google common projects import documents or common projects bill of lading. their import records show where they get their shipments from. i did some poking around and found that they get their shoes from multiple manufacturers, so i guess it depends on what model you are looking for.
post #11 of 25
Quote:
Originally Posted by Fycus View Post

google common projects import documents or common projects bill of lading. their import records show where they get their shipments from. i did some poking around and found that they get their shoes from multiple manufacturers, so i guess it depends on what model you are looking for.

To expand on this, unless you are essentially just an atelier, or a bespoke maker with your own manufacturing facilities (like Rubinacci) or have very limited offerings (for example, Wings+Horns really just makes 2 sneakers, in different colorways) you'll find that nearly all companies use a variety of different factories, and that these factories can change from for year to year, season to season.

Sneaker factories are booooorrrrrrring. This from a guy who wears sneakers most of the time. It's much more interesting to go to a "proper" shoe manufacturer, especially some old school company like the English have in Northhampton, where you go from some pretty mechanized outfits to some people who still do things primarily by hand.
post #12 of 25
Chinese immigration

The city of Prato has the second largest Chinese immigrant population in Italy (after Milan with Italy's largest Chinatown). Legal Chinese residents in Prato on 31 December 2008 were 9,927.[1] Local authorities estimate the number of Chinese citizens living in Prato to be around 45,000, illegal immigrants included.[2] Most overseas Chinese come from the city of Wenzhou in the region of Zhejiang. Some of them have moved from Chinatown in Paris. The first Chinese people came to Prato in the early 1990s. The majority of Chinese work in 3,500 workshops in the garment industry and ready-to-wear. Chinatown is located in the west part of the city, spreading to Porta Pistoiese in the historical centre. The local Chamber of Commerce registered over 3,100 Chinese businesses by September 2008.[3] Most of them are located in an industrial park named Macrolotto di Iolo. Raids on factories employing illegal immigrants in 2010 highlighted problems with the growth of an apparel industry in Prato based on cheap, and sometimes illegal, labor.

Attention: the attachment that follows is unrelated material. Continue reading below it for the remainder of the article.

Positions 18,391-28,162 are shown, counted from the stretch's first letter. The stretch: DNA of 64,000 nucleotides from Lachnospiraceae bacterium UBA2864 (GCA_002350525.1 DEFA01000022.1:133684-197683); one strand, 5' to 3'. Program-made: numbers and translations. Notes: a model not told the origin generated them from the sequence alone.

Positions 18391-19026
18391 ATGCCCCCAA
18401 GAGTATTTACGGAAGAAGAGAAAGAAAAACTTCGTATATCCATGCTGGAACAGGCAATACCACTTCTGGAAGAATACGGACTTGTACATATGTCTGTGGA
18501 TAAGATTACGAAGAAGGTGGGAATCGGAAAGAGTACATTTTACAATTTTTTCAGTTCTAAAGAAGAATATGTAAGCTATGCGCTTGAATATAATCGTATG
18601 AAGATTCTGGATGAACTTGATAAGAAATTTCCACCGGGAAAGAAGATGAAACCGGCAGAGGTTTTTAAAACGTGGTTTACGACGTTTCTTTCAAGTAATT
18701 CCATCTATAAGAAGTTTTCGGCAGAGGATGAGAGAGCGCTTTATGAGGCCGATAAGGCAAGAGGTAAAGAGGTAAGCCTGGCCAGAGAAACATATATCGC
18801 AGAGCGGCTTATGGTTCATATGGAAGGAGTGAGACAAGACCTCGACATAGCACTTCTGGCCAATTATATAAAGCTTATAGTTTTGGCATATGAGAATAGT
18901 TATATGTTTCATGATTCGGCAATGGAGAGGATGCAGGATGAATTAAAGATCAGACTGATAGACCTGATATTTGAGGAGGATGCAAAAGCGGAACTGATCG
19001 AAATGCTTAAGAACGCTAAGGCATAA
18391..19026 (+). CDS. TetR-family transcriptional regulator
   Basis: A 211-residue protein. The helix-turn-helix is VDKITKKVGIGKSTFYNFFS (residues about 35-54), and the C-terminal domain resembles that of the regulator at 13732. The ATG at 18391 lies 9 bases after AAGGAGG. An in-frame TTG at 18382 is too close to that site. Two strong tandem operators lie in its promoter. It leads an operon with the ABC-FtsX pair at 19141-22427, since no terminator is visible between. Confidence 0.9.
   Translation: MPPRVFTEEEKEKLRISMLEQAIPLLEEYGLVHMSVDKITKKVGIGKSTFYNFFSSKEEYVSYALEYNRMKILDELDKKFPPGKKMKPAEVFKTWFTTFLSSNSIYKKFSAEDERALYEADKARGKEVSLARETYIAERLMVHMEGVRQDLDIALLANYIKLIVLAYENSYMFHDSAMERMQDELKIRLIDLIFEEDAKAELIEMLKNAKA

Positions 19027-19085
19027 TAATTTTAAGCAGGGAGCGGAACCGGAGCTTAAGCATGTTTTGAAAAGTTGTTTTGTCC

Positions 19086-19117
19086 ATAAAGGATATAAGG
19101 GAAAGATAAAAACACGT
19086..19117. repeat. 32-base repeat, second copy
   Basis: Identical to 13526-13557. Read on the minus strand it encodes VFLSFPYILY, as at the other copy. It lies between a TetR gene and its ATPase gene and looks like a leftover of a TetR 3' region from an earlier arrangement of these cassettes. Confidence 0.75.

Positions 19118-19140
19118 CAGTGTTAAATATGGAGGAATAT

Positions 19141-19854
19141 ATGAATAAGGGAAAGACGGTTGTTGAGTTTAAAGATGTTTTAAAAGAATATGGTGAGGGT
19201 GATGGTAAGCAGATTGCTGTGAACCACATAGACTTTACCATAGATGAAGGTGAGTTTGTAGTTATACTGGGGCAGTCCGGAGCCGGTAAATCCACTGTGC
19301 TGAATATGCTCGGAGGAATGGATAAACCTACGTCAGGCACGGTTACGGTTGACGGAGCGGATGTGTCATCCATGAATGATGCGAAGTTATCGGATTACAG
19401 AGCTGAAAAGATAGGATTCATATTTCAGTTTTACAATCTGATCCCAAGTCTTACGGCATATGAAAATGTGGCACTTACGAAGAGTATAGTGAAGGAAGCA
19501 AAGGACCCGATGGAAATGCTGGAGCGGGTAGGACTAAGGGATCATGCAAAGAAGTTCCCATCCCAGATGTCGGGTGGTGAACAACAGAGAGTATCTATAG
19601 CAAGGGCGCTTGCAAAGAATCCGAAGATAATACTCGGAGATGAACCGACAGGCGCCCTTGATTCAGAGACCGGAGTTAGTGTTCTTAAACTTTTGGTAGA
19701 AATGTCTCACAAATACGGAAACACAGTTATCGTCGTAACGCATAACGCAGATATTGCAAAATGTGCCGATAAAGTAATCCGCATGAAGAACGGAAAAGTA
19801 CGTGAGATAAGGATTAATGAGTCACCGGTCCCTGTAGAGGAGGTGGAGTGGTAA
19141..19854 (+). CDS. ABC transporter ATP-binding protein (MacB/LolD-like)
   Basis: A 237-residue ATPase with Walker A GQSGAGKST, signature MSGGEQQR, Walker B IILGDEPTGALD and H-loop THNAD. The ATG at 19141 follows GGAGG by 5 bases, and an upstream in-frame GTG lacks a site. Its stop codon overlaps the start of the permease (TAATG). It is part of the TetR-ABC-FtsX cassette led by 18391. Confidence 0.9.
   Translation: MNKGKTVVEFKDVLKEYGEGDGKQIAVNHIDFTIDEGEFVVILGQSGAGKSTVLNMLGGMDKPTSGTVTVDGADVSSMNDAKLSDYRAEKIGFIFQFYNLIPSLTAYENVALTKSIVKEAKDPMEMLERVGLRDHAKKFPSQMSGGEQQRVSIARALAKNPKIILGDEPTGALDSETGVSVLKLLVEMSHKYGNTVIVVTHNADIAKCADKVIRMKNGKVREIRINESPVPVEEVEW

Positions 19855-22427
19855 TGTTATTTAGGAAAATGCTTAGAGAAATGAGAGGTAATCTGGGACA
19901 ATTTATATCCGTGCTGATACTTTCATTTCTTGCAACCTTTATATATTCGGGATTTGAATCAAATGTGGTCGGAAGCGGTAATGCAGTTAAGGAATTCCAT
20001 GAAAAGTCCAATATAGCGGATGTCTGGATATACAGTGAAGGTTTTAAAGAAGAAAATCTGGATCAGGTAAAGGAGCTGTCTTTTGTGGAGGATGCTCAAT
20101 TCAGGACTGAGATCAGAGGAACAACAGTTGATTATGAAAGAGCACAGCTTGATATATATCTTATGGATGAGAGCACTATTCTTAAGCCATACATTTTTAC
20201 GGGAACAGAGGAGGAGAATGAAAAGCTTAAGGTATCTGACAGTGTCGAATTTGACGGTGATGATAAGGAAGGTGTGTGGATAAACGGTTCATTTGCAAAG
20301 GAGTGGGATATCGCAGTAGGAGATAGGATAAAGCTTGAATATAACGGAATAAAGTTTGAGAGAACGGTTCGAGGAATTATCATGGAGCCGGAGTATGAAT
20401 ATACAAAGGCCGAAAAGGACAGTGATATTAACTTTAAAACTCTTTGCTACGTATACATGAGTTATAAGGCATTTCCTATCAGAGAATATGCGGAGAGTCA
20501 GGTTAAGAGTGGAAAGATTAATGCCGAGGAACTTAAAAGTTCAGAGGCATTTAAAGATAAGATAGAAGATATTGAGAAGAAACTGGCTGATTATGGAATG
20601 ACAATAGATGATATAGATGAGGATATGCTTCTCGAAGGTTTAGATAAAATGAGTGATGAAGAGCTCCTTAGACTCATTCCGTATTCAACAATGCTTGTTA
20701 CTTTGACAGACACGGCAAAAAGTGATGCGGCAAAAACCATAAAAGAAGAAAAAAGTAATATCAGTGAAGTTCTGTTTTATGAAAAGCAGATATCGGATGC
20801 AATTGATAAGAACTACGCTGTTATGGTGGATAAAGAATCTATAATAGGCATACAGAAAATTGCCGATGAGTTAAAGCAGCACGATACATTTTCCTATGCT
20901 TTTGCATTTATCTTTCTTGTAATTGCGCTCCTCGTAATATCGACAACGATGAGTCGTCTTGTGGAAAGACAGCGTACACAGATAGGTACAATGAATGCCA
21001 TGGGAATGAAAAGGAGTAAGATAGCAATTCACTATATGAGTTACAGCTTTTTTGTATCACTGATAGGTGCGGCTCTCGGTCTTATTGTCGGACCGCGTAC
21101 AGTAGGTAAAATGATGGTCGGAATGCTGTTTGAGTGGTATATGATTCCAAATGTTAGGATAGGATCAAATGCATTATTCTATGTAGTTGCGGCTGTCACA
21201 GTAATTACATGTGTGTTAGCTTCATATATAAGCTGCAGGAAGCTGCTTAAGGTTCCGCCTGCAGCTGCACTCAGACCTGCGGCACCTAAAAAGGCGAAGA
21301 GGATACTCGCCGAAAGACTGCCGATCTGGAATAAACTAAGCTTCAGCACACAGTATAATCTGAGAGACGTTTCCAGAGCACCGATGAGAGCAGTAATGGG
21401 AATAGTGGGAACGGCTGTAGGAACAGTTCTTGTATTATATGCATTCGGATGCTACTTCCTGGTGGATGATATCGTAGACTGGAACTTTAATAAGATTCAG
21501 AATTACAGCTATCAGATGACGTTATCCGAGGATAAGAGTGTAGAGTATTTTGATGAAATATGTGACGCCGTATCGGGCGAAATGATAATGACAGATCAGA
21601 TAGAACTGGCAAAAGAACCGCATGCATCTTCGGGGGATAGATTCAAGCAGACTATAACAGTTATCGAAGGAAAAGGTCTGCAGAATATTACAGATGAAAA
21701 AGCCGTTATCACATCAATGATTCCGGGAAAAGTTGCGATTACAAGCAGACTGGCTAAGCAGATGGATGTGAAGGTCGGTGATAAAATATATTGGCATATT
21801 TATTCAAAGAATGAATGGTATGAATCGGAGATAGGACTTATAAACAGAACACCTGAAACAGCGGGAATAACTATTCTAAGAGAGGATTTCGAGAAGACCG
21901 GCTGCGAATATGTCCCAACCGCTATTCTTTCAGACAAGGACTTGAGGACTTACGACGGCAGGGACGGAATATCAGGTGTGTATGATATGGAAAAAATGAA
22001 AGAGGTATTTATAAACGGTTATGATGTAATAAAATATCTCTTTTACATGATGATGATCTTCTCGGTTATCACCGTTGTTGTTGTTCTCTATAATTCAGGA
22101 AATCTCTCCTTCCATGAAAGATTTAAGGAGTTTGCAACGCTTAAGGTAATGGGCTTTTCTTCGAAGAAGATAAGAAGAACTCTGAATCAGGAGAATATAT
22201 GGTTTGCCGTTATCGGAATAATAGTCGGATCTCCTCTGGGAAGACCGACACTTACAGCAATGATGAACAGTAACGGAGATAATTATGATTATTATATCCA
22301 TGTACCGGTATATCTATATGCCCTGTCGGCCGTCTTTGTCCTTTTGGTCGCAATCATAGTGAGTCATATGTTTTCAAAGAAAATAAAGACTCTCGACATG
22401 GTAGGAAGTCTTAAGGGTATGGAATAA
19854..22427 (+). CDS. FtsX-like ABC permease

(courtesy of wikipedia)

Imported from La Spezia which is a stones throw from Prato, though not it's nearest port.
post #13 of 25
Quote:
Originally Posted by LA Guy View Post

Sneaker factories are booooorrrrrrring. This from a guy who wears sneakers most of the time. It's much more interesting to go to a "proper" shoe manufacturer, especially some old school company like the English have in Northhampton, where you go from some pretty mechanized outfits to some people who still do things primarily by hand.

I saw a tv show a couple weeks back, where they visited Alfred Sergent factory and followed the production, pretty amazing


NB Flimby UK factory tour, I imagine that it's pretty much the same thing.
post #14 of 25
Quote:
Originally Posted by NewYorkRanger View Post

Chinese immigration
The city of Prato has the second largest Chinese immigrant population in Italy (after Milan with Italy's largest Chinatown). Legal Chinese residents in Prato on 31 December 2008 were 9,927.[1] Local authorities estimate the number of Chinese citizens living in Prato to be around 45,000, illegal immigrants included.[2] Most overseas Chinese come from the city of Wenzhou in the region of Zhejiang. Some of them have moved from Chinatown in Paris. The first Chinese people came to Prato in the early 1990s. The majority of Chinese work in 3,500 workshops in the garment industry and ready-to-wear. Chinatown is located in the west part of the city, spreading to Porta Pistoiese in the historical centre. The local Chamber of Commerce registered over 3,100 Chinese businesses by September 2008.[3] Most of them are located in an industrial park named Macrolotto di Iolo. Raids on factories employing illegal immigrants in 2010 highlighted problems with the growth of an apparel industry in Prato based on cheap, and sometimes illegal, labor.
(courtesy of wikipedia)
Imported from La Spezia which is a stones throw from Prato, though not it's nearest port.

Made in China in Italy
post #15 of 25
I think I dug up the name 'Manifatturo Ferrarese' as a possible production site for CP and some LVMH branded shoes long ago during some research.